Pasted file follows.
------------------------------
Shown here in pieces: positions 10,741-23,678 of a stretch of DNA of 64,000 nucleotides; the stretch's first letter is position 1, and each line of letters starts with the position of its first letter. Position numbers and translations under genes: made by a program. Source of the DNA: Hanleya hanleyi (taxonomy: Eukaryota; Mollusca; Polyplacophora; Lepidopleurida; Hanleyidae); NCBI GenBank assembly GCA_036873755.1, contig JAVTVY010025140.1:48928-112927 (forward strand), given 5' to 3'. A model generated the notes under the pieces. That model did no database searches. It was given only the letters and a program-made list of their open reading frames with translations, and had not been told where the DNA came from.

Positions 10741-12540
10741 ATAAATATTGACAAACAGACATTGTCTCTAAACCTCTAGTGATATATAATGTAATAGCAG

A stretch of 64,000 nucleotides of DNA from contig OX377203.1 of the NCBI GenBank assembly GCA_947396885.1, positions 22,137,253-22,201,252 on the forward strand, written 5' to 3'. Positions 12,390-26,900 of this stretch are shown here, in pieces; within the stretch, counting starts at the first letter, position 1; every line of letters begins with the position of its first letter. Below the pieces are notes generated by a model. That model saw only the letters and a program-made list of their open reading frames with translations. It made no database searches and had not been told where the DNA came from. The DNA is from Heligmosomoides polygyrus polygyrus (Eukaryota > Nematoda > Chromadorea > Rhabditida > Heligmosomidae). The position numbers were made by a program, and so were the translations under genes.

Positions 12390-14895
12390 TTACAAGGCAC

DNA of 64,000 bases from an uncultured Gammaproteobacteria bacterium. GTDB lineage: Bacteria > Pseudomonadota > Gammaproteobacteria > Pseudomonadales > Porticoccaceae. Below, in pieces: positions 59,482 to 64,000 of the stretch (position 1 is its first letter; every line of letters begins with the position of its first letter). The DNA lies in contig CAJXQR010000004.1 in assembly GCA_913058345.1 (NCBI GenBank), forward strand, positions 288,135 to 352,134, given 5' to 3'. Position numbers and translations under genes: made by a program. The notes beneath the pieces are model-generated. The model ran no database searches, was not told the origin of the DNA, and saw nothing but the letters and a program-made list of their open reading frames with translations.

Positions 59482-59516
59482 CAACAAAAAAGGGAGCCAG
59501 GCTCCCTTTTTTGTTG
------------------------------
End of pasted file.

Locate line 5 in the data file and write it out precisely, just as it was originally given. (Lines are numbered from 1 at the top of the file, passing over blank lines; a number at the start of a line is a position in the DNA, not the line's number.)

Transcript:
Positions 12390-14895